Should you buy a new RV, or one that’s slightly used?

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By Al Pearce
Certified RV Inspector

Is a new or slightly used RV on your list this year to purchase?

As kids, our wish list for Christmas was the newest toy or maybe a new bike. As adults, the dollar value of items on our wish list have grown drastically.

Maybe it is a new car, a new house or a new RV on this year’s wish list. It is something maybe you saved for and it is now time to buy that new RV.

If a new or slightly used RV ends up on your wish list, did you know that the value of that new RV can drop as much as 30% as you drive off the lot. Oh, I know that is looks and smells new, but the value will still drop quickly.

A slightly used RV has had all the warranty issues resolved and you can purchase it for 30% or more off the list price. So is a slightly used purchase better than purchasing new?

Are there issues with brand new RVs?

Absolutely. With the RV industry setting sales records as never seen before, the RVs being manufactured today are put together faster in order to meet demand, so there are bound to be issues with a brand-new RV. We have heard of stories where new RV owners have not been able to use their RV as it has been at the RV dealer for months waiting to be repaired.

So, there is nothing wrong with a two-year-old RV or one that is older.

As we perform RV inspections for buyers, we hear it all the time from sellers, “Well, this RV is only two years old and there is nothing wrong with it, so why is the buyer getting an inspection?”

Our comment is the buyer is just looking to protect their investment, that is all.

As RV inspectors, we want that to be the case where nothing is wrong with a RV we inspect. We don’t go looking for something wrong while doing an RV inspection. We only report any issues we find when we test all the systems, inspect the roof, check the born date on tires, etc.

We want the buyer to buy and the seller to sell.

Now back to buying a new RV. We have all seen on social media where someone is complaining that the new RV they bought has been in the shop for 2 or more months getting warranty work done on items that were discovered during the pre-delivery inspection (PDI).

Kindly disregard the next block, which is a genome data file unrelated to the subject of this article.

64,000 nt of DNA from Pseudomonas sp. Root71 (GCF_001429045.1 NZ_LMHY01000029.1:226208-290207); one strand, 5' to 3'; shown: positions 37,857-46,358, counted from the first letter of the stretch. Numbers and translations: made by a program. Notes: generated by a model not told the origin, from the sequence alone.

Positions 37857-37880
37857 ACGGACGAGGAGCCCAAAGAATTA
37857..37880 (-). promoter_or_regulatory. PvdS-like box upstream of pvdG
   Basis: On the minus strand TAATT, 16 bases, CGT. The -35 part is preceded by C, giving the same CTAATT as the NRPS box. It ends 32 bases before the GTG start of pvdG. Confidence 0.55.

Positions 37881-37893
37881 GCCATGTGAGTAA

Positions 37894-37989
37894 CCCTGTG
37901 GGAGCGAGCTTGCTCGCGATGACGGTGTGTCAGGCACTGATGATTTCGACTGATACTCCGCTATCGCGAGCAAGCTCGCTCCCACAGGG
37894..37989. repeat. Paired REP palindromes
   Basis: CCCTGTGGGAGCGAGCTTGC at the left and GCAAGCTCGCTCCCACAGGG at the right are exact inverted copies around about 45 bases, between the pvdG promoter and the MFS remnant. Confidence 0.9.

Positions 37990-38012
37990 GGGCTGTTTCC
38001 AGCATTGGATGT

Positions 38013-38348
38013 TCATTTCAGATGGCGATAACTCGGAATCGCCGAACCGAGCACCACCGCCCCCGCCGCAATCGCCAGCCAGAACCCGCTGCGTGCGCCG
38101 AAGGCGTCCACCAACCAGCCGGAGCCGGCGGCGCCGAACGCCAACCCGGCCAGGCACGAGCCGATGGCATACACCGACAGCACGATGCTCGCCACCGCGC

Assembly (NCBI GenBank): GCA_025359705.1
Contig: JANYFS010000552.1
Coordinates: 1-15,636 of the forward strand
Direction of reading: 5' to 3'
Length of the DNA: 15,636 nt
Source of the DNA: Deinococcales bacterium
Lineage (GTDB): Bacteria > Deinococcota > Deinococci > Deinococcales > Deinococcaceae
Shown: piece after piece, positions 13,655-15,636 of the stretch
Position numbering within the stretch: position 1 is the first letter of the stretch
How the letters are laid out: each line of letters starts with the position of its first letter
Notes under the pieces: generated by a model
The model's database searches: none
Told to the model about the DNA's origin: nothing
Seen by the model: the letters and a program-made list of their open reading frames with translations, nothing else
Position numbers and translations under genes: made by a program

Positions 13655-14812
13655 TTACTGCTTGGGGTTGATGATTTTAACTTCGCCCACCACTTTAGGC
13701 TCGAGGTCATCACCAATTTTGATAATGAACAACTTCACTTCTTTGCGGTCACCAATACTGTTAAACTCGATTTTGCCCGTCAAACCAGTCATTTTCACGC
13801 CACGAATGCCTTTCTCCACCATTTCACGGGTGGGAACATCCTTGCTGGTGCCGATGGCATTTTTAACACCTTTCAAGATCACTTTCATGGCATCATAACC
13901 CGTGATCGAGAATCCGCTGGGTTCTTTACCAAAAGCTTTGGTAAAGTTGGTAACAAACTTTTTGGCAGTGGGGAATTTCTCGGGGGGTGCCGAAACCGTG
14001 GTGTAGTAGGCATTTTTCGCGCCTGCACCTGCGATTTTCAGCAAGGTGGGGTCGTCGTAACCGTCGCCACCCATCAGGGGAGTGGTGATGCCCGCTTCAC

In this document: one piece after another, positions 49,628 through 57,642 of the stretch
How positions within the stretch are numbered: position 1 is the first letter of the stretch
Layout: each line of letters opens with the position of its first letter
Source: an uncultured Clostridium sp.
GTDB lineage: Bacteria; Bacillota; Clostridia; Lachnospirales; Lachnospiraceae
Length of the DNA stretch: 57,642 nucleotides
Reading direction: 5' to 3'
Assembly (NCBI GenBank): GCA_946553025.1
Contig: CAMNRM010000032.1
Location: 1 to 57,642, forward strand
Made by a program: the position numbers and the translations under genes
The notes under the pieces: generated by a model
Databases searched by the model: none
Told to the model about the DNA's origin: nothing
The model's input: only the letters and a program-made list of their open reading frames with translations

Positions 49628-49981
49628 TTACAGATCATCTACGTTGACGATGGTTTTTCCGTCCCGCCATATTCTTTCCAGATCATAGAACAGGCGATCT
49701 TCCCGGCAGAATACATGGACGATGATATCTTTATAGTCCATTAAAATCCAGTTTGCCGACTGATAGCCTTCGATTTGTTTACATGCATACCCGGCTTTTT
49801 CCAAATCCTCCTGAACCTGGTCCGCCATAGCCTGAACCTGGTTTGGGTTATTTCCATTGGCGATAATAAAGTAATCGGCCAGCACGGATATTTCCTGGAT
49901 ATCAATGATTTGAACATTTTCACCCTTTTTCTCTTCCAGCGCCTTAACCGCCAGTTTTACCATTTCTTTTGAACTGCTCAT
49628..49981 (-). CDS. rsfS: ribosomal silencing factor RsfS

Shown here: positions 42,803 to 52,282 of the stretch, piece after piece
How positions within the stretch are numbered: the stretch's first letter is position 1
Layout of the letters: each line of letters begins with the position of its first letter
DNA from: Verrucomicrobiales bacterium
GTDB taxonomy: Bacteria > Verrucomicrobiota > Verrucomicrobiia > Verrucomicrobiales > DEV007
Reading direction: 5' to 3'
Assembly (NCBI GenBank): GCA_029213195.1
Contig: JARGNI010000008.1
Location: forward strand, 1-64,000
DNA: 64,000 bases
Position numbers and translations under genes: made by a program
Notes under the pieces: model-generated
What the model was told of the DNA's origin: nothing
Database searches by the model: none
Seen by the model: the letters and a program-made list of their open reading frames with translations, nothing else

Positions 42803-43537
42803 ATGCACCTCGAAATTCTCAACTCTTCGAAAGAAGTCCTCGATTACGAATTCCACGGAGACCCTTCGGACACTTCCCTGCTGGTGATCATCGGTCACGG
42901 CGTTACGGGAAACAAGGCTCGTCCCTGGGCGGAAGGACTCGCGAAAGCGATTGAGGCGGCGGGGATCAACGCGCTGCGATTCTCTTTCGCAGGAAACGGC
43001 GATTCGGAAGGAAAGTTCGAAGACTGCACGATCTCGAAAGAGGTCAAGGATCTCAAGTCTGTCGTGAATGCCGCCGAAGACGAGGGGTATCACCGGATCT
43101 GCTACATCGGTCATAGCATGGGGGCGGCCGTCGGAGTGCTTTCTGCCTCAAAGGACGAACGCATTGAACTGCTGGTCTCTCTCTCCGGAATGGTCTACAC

The good news that it is not costing the buyer anything to have those items repaired. But, the bad news is they cannot use their new RV until the repairs are completed.

So, should you  buy a new or slightly used RV?

If a prospective buyer asks me if they should buy a new or a slightly used RV, I ask them a question to help clarify my answer. Are you looking to begin “full-time” RVing right after purchasing that new RV? If so, I would suggest buying a slight used two- to three-year-old RV instead of a new one.

If you answer the question indicating you are months away from going full time or only plan on using the new RV in the spring, months from now, then maybe purchasing a brand RV is the answer for you. This will give the dealer enough time to correct any issues that was discovered during the PDI.

Either way, if you are considering purchasing new or slightly used RV, we hope you’ll get an RV inspection before you buy. You will know about any issues the RV has and will be able to make an educated decision on whether to buy it or not.


Al Pearce is a Level 2 certified RV inspector with the National RV Inspectors Association, and is the owner of A & L RV Inspection. He is based in Florida, but travels around the United States performing RV inspections. For more information, you can visit his website at, email or call 678.764.4450.

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Leave a Comment

  • John Gaver, RV Inspector Pro says:

    As I tell people all the time, an RV, be it a small travel trailer or a million dollar bus, will likely be the buyer’s second largest purchase in his life, right behind the price of his home. You have your home inspected, before you sign on the line. You should have your RV inspected too… even if it’s new.

    As a Level 2 inspector, I can assure you that new coaches will have problems, too. That’s “will”, not “might”. In fact, the highest voltage that I have ever personally recorded on any RV, was on a brand new motorhome. I once found a recalled fire extinguisher on a new coach.

    So don’t think that new coaches won’t have problems. They just have different problems. But as Al stated above, the big problems that could take weeks or months in the shop, to resolve, will probably come in the first year or so.

    OTOH, with a new coach, you get to choose the floor plan, colors, and amenities. With a used coach, you may have to settle for someone else’s choices. But either way, a professional inspection will probably reduce the time you have to spend having repairs made, within the first year of your ownership.

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